Crude justice
Community-based research amid oil development in South Los Angeles
in Toxic truths

The Los Angeles basin contains one of the highest concentrations of crude oil in the world. Today, thousands of active wells are located among a dense population of 10 million people. In poor communities and communities of color, distances between wells and residences, schools, and healthcare facilities is closer than in wealthier neighborhoods. These communities are further exposed to contamination via outdated emissions equipment. In partnership with two South Los Angeles community-based organizations, we gathered data on health and experiences of living near to oil wells. The partnership utilized a community-based participatory research (CBPR) approach to conduct bilingual surveys of 205 residences within 1,500 feet of the oil field and used low-cost sensors to measure methane emissions, correlated to CARB’s (California Air Resources Board) emissions inventory. Rates of asthma as diagnosed by a physician were significantly higher (18%) than in Los Angeles County (11%); 45% of respondents had no knowledge that they lived near active oil development; and 63% of residents reported they would not know how to contact the local regulatory authority. This research is part of an ongoing effort to support community organizing to establish a health and safety buffer between active urban oil development and neighborhoods.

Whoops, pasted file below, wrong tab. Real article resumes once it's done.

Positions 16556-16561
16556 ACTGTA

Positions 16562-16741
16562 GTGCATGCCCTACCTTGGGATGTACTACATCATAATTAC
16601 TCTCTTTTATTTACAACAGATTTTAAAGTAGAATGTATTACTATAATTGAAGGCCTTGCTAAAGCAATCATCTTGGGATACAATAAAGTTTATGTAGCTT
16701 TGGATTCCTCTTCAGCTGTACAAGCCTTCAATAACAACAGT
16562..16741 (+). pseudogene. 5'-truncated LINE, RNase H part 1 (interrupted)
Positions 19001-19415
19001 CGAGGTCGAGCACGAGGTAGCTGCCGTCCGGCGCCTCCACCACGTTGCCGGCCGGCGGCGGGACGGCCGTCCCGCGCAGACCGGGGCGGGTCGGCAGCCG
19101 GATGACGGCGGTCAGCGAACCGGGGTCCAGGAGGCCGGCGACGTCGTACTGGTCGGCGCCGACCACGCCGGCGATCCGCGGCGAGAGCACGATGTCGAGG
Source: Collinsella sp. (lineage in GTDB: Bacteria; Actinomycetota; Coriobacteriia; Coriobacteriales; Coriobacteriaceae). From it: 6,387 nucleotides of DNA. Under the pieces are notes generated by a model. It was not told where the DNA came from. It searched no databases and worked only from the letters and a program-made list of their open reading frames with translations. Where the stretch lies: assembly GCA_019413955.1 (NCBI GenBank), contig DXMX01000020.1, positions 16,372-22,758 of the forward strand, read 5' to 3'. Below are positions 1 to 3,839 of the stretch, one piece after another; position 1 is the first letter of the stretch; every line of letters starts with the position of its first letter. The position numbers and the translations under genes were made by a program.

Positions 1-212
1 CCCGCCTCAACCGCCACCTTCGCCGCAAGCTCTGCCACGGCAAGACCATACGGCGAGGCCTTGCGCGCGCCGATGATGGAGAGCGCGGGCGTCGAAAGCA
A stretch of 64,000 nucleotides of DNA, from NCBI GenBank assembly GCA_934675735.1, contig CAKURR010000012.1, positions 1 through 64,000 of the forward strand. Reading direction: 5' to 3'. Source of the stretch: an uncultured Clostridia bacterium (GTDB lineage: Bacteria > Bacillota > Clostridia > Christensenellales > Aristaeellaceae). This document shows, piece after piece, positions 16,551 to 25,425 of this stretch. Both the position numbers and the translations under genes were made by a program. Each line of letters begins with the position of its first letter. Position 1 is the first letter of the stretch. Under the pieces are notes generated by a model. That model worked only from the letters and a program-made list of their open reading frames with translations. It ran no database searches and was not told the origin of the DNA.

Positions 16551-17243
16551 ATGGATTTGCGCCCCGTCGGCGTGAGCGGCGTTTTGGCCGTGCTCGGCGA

Toxic truths

Environmental justice and citizen science in a post-truth age

Editors: Thom Davies and Alice Mah


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